The Pineview Church itself is a very multicultural church. It was clarified later that Pentecostals really is a church of diverse ethnics and races. This is different from most common churches, in which African-Americans would go to a different church from Hispanics, for example. It is said that Pineview in the early days was dominated by African-Americans, but as time changed people felt welcomed enough to come and join. The people of this church were very welcoming, which was nearly the opposite of what I expected, what with Annisia and I wearing hijab. Everyone came swarming to greet us and ask how we were and who we came from. We were even mentioned in some part of the service, and sure did feel great to be involved.

I would say that nearly everything done before, during, and after the service is quite unfamiliar with what I understood of Christianity. The service was different from what I had in mind, because I thought it was going to be all formal. But came out that everything was somewhat “informal”. There were a lot of dancing around and singing, and people getting into trance. It was breathtaking, and was hard to take everything all in at the same time. A lot of affection was being shown; everyone was hugging everyone else trying to give support. Lively music was sung and kept being repeated, I suppose to let the meaning of each song penetrate inside the body and soul. The service consisted of a couple of parts, starting with the recital of some parts of the Bible, personal prayers (in which an individual would come up front and approach a pastor and ask for support in their prayers, then the pastor would put some oil on their foreheads and they pray together), more choir singing, the sermon for approximately an hour, and the closing choir. It was explained to me by the US participants that Catholic, Protestant, and even Baptist Church isn’t that lively, and nearly every ritual was done differently despite the fact that all are sects of Christianity.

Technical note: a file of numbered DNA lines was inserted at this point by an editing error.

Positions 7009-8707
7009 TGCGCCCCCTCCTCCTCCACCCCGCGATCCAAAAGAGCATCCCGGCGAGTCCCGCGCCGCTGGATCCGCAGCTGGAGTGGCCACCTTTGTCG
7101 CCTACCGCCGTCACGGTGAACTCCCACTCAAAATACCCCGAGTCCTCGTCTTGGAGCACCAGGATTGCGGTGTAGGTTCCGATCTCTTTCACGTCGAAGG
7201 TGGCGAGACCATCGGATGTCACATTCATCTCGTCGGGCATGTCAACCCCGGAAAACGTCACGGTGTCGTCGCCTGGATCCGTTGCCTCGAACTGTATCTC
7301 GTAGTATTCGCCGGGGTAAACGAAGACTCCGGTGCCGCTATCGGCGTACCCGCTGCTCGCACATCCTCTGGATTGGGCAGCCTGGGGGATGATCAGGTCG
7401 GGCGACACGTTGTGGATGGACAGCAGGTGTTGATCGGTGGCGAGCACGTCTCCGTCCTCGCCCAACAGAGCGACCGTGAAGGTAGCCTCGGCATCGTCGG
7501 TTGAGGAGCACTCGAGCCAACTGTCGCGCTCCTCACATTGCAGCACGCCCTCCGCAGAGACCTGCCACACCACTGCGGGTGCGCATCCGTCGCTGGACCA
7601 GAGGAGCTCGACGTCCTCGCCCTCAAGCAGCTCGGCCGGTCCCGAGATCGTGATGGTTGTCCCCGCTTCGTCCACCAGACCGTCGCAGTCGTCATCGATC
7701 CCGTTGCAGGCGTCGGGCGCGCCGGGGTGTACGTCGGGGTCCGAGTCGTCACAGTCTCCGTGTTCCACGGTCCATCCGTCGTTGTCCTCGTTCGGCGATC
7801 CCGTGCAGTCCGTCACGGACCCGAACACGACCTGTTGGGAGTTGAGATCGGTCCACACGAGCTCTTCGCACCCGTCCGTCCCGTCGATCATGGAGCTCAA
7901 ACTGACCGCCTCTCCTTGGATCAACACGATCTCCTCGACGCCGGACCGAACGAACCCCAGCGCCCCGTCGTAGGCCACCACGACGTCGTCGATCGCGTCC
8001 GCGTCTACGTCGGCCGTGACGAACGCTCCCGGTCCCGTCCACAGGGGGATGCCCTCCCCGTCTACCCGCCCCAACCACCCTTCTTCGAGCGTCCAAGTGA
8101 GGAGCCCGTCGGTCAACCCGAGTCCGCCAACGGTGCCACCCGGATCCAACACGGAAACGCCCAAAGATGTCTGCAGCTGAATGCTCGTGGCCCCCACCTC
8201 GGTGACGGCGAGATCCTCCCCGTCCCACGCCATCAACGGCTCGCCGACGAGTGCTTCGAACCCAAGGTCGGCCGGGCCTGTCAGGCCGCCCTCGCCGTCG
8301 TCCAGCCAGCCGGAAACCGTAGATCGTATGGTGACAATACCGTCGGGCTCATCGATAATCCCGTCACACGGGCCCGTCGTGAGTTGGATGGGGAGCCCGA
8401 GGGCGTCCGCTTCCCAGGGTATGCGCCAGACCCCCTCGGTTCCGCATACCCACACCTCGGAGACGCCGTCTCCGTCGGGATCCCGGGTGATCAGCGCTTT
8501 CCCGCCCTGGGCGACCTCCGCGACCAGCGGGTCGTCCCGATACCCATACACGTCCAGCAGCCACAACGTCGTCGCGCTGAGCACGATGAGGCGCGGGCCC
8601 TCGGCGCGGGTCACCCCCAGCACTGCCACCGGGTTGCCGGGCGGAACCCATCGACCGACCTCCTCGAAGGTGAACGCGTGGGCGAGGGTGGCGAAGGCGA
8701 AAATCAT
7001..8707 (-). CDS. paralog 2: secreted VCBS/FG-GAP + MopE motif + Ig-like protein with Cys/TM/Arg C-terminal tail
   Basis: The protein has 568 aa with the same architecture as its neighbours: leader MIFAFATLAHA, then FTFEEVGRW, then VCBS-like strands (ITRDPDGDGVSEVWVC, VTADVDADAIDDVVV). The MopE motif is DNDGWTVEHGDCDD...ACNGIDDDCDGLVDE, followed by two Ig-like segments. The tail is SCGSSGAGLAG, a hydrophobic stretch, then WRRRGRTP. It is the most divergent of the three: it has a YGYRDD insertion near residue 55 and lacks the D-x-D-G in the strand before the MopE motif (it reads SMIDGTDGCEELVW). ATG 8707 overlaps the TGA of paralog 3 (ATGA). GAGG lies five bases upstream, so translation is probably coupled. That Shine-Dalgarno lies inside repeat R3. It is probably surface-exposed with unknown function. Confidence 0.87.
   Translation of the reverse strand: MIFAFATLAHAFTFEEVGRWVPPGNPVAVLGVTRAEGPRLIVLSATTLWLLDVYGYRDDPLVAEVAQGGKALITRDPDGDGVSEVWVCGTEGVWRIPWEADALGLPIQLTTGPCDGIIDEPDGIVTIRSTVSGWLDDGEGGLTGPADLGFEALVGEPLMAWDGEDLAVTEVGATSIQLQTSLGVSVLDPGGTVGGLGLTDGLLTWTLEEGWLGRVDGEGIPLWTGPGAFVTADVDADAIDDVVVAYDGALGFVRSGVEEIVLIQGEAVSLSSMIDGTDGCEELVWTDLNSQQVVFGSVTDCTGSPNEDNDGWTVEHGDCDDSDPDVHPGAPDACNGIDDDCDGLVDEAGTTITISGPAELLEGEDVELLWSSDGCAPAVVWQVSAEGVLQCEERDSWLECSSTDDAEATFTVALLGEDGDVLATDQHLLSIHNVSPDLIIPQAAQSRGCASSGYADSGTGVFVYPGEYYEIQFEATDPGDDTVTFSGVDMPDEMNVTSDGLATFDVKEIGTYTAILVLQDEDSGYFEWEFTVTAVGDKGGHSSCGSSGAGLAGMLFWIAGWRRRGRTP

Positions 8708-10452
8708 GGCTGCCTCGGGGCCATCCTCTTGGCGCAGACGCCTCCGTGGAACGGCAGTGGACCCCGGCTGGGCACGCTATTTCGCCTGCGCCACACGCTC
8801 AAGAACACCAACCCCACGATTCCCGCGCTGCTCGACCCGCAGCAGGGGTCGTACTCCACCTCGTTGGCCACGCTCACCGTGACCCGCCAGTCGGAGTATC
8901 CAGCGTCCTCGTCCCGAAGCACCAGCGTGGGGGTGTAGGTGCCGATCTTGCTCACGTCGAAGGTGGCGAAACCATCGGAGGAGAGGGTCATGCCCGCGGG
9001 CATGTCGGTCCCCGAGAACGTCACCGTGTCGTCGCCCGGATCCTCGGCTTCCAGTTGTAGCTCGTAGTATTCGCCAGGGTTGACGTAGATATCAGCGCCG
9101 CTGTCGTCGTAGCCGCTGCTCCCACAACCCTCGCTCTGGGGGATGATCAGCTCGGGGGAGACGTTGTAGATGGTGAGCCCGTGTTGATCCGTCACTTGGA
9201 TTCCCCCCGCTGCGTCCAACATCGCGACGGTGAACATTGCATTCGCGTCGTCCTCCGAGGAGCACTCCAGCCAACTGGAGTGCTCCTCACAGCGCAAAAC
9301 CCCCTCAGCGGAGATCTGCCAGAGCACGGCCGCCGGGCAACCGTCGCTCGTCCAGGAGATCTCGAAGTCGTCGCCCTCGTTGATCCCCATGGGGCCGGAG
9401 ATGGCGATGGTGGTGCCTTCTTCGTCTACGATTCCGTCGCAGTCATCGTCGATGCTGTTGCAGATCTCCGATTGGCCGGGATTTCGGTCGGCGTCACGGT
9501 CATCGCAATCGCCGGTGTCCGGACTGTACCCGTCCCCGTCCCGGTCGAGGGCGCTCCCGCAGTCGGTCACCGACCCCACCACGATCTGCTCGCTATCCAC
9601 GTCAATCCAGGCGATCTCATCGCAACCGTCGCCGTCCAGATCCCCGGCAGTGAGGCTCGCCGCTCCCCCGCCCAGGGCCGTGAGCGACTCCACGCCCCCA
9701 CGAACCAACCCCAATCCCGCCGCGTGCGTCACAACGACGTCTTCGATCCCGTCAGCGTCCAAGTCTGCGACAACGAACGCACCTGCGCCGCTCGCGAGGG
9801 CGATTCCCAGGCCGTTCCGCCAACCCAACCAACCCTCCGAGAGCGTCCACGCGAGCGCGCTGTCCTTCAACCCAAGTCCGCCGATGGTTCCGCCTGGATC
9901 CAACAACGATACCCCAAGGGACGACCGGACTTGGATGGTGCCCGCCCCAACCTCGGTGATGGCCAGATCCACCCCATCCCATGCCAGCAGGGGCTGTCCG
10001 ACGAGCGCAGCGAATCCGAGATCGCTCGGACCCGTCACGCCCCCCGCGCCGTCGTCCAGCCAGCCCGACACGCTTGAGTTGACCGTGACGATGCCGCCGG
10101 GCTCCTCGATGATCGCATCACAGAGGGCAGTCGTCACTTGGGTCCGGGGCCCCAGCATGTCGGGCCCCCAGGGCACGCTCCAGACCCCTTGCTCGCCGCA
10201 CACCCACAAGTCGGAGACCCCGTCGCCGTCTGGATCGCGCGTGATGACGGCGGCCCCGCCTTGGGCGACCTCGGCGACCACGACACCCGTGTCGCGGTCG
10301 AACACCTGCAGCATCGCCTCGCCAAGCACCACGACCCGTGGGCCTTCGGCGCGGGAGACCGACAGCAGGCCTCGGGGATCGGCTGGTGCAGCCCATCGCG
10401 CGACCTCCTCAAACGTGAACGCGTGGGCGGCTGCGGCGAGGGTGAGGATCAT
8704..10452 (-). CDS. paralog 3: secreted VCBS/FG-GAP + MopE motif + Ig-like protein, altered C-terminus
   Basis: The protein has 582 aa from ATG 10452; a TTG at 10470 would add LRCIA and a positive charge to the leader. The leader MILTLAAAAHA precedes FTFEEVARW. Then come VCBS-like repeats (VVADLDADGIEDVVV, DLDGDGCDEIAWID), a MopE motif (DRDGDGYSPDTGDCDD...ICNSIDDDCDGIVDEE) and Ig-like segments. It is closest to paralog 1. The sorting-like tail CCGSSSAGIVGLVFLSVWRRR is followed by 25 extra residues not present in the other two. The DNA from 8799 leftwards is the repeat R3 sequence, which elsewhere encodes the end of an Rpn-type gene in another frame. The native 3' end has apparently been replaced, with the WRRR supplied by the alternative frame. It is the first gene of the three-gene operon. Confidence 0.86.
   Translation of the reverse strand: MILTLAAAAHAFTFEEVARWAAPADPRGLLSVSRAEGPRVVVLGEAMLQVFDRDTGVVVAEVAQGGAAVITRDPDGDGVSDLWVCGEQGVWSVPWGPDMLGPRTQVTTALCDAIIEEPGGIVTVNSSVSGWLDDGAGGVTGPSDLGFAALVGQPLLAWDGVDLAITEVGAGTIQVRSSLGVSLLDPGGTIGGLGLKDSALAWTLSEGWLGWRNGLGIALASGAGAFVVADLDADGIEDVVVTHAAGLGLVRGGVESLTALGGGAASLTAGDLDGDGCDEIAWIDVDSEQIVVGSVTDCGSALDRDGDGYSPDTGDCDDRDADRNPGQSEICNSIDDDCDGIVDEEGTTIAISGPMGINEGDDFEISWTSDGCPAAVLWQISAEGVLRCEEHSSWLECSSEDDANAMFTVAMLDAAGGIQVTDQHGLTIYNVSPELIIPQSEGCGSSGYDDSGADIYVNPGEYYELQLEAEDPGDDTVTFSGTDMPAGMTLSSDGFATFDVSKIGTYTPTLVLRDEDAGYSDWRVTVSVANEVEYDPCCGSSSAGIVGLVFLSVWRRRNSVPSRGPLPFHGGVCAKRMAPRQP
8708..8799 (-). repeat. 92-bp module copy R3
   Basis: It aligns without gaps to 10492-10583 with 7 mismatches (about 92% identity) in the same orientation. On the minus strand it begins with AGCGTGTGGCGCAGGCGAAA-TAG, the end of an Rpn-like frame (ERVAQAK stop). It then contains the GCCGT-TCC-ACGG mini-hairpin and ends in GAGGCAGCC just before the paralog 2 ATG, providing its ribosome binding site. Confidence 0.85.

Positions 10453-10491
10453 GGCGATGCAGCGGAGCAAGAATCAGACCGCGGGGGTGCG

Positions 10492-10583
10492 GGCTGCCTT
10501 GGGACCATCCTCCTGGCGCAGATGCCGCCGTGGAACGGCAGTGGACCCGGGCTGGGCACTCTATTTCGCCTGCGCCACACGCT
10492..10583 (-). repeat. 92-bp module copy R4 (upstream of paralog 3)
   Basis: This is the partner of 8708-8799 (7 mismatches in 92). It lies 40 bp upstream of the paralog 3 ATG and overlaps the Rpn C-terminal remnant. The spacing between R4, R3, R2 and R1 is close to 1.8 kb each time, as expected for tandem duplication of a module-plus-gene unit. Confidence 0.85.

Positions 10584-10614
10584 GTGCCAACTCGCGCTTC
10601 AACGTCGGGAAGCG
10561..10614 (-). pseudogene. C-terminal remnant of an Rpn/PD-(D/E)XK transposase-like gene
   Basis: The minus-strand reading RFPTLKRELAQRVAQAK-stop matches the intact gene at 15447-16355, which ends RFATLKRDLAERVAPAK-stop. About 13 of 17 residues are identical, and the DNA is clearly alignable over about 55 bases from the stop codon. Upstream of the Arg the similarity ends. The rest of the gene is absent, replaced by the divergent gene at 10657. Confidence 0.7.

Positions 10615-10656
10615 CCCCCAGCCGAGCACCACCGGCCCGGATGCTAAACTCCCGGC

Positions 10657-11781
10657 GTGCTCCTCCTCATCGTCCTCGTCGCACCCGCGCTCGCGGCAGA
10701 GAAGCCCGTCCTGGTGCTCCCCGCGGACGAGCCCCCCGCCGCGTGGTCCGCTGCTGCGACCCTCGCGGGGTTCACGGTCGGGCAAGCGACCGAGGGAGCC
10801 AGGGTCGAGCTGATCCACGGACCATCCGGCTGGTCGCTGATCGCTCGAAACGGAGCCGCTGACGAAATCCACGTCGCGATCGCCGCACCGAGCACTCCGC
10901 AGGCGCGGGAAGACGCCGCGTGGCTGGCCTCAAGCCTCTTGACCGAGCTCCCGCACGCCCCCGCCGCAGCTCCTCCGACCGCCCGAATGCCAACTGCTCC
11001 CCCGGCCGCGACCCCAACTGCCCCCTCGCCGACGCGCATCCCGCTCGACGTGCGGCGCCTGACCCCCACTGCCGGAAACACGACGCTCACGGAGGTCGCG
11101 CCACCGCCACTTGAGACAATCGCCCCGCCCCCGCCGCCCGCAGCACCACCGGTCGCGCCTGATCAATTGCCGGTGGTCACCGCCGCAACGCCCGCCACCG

Later after the service ended we had the Chance to meet Nathaniel Nix, who is the senior pastor in Pineview. Nat has been a senior pastor for the last 11 years. He is the fifth generation of pastor in his family, and the third generation of the family of dedicates to Pineview. Nat confesses that he is known to be radical in the community and often gets into trouble for what he says, especially his belief of anti-religion. Nat believes that there is no use in religion, human are only to worship the one God without having to do with religion. Though seen as a quite radical person there are things said by Nat that made sense to whoever hears his words. During the service, he was telling a story of how he went for a drive with his son and saw an airplane and how in awe he was with it. He stated that the law of aerodynamics are greater than the law of gravity, thus the chunk of metal can still be suspended in the air and fight gravity. This is like the law of good and bad and human are to believe that the power of the good is much greater than the bad, and no matter what, human will survive. Some other things that he said was more universal and would be found in every religion or faith: everyone is created equal; life is short, and so on, so forth. Nat has also been all around the world for service and has actually been in Indonesia. So one thing I would be brave enough to say is that no matter what you believe in, and how you believe it, people should spend some time serving for those in need, and finding what else there is to up with in this “crazy” world, as he put it.